Reflecting upon this year’s extraordinary German Grand Prix, one might reasonably assume that hell will freeze over before the current Mercedes-Benz F1 team management will ever again let the parent company’s promotions and PR department dictate frontline racing affairs.
I suppose it just seemed like a good idea when some bright spark identified the Hockenheim race as being the brand’s 200th F1 Grand Prix, and in Mercedes-Benz’s 125th anniversary year, too. How fitting for the race in question to be a German GP – the three-pointed star’s home event. From that point forward I assume that the momentum to “do something special” became unstoppable.
So, Mercedes-Benz did three things. It opted to repaint the W10s in a special livery. It opted to have a Netflix film crew embedded with the team that weekend. And it opted to have its pit crew and executive personnel rigged out in various forms of allegedly ‘vintage’ racing attire…
I can picture our old friend, this magazine’s Continental Correspondent Denis Jenkinson, gnawing his lower lip over the very notion. He would then have skewered one of the PR people with his most penetrating gaze – and have barked either “Harrrummpphhh” or – I’d guess much more puzzlingly for a German audience – “Rhubarb!” – a derogatory phrase borrowed from the Goon Show.
Well, it’s all in the record book now how the race went for Mercedes: two starters, race led, one finisher, 11th place subsequently upgraded to a points-scoring ninth thanks to rule infringements by a rival team.
Three things strike me about Mercedes’ three fateful pre-race PR decisions. The first is that any company proud and protective of its public image is well advised to be extremely wary of consorting too closely with an embedded independent film unit. One awaits with interest any finished documentary result. Significantly, Lewis Hamilton declared post-race “I won’t be in the Netflix show much, because I was sick the whole time – I won’t let them release that”.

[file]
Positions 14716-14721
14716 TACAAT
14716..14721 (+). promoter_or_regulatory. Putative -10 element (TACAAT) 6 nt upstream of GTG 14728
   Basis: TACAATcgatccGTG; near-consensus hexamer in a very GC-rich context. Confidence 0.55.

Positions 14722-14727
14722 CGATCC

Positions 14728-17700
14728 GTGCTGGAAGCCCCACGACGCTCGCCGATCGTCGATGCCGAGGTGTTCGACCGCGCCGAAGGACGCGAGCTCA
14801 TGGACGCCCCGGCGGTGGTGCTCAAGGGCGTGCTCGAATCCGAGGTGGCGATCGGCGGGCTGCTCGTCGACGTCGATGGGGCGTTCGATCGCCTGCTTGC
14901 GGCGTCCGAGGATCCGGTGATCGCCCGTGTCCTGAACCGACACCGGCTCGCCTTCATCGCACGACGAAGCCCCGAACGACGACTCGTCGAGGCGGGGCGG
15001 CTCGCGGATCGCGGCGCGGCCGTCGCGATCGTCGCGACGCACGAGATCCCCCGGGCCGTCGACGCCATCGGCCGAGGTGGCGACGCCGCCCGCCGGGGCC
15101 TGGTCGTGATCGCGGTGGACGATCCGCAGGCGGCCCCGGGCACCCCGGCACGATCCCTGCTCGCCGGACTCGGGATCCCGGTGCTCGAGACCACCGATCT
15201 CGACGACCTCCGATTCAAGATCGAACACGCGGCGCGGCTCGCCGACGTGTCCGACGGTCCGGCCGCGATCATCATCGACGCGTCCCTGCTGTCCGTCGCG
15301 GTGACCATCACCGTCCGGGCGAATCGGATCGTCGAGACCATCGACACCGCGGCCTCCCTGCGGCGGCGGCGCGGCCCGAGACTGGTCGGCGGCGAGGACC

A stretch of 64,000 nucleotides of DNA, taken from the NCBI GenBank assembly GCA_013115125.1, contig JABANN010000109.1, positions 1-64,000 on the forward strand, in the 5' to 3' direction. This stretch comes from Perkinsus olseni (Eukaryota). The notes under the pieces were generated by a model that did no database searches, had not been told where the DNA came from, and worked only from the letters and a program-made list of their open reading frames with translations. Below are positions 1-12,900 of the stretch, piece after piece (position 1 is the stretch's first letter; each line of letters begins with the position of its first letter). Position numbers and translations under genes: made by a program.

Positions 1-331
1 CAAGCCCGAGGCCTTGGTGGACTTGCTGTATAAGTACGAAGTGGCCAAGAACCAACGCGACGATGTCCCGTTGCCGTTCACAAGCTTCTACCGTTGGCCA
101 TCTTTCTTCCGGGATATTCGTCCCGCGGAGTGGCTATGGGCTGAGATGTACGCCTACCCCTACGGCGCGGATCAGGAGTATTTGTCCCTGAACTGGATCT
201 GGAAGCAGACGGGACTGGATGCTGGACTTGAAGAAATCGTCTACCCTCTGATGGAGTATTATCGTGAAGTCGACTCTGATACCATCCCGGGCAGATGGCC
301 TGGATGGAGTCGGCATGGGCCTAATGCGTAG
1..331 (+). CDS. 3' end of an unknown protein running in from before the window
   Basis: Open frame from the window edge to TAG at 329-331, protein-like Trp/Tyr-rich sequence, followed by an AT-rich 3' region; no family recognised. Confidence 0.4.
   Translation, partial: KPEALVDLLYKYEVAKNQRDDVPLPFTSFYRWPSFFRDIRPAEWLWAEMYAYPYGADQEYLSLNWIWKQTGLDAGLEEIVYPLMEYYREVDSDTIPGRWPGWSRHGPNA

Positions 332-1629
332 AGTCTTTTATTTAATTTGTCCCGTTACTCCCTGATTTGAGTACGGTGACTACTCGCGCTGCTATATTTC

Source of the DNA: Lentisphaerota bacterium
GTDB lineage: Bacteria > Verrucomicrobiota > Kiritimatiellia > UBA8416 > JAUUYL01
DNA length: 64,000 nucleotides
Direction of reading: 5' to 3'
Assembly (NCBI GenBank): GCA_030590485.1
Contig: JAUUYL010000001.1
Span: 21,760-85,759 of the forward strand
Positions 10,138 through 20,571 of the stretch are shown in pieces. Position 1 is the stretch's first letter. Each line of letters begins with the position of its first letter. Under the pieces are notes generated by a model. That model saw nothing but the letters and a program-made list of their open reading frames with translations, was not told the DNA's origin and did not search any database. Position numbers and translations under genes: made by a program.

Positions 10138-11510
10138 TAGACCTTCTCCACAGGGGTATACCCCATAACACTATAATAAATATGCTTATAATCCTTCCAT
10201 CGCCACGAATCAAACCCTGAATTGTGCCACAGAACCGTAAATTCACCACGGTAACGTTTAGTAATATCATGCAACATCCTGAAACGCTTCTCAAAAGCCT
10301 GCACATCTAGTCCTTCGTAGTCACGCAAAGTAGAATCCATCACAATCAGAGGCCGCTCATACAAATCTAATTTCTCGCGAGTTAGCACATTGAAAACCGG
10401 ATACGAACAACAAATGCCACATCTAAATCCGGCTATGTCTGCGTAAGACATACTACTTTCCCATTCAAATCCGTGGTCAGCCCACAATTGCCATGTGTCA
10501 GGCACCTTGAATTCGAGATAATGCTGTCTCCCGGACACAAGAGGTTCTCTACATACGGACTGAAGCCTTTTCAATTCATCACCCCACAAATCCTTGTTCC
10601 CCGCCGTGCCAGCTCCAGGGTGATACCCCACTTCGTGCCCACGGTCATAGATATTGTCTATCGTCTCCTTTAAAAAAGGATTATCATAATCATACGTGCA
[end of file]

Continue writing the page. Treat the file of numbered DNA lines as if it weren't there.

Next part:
“In their 1950s garb, Mercedes’ pit crew executed a 1950s stop”
As for the supposedly 1955-garbed pit crew. Well, to a man they seemed almost suicidal over the unexpected and pretty much bungled 50-plus second pit-stop triggered by Hamilton’s own error, when he knocked off his front wing against the outfield barrier. What struck me was that in their ’50s-style white overalls they demonstrated a genuine ’50s-style pit stop.
And then we come to the question of the team’s white-nosed ‘celebratory’ – or ‘semi-retro’ livery at Hockenheim. The promotional people at Mercedes have clung firmly to the company legend that when their 750kg Formula Grand Prix cars made their winning debut in the 1934 EifelRennen at the Nürburgring, they had been delivered to the circuit painted in the contemporary German national racing colour of white.
In his autobiography, one of retired team director Alfred Neubauer’s jolly yarns claimed that in Nürburgring scrutineering the cars were found to exceed the 750kg maximum weight limit. He promptly ordered them to be stripped of their white paint. In bare aluminium the cars just scraped under 750kg, enabling them to start the race – and for works driver Manfred von Brauchitsch to win it.
Well, it’s always been a nice story, but the balance of contemporary evidence exposes it as simply untrue. That EifelRennen debut for the new W25 GP cars took place on June 3, 1934. It shouldn’t have been the W25s’ racing debut. That had been scheduled for the previous weekend’s AVUSRennen, in Berlin, on May 27. There, both the new rear-engined Auto Unions and the W25s had appeared in practice, but only the Auto Unions actually raced. The Mercedes were withdrawn with fuel system problems.
Surviving photographic evidence confirms that the new Auto Union P-Wagens were finished in polished aluminium or silver – not white. Three Mercedes-Benz W25s practised – driven by Caracciola, Brauchitsch and Fagioli. At best only one of the cars was painted white, the other two bare aluminium.
The following weekend at the EifelRennen only two W25s competed, driven by Fagioli and Brauchitsch. This was run to Formule Libre rules, not to the 750kg GP Formula, so beyond useful practice before the German GP (on July 15) there was no need to scrape in below a weight limit. Long-surviving works mechanic Eugen Reichle recalled: “The cars never had been painted white, so there was no paint to grind off…”. The photo record shows bare aluminium W25s, even in practice.
So Mercedes’ paint-scraping legend just doesn’t hold water. In 2007 I was involved in a symposium at Daimler-Benz Fellbach, which pretty much debunked the whole thing. Neubauer’s ghost writer Harvey T Rowe (of the contemporary Quick magazine) was present. He defended Herr Neubauer’s reputation while admitting he just made notes as the great man told his stories.
Plainly, the great Mercedes’ PR unit still seem schooled to think otherwise. At Hockenheim, 2019, such freewheeling with the truth didn’t do them great honour… But I will admit to being glad the team – the pure-bred Racers – then made up for it in Hungary.
Doug Nye is the UK’s leading motor racing historian and has been writing authoritatively about the sport since the 1960s
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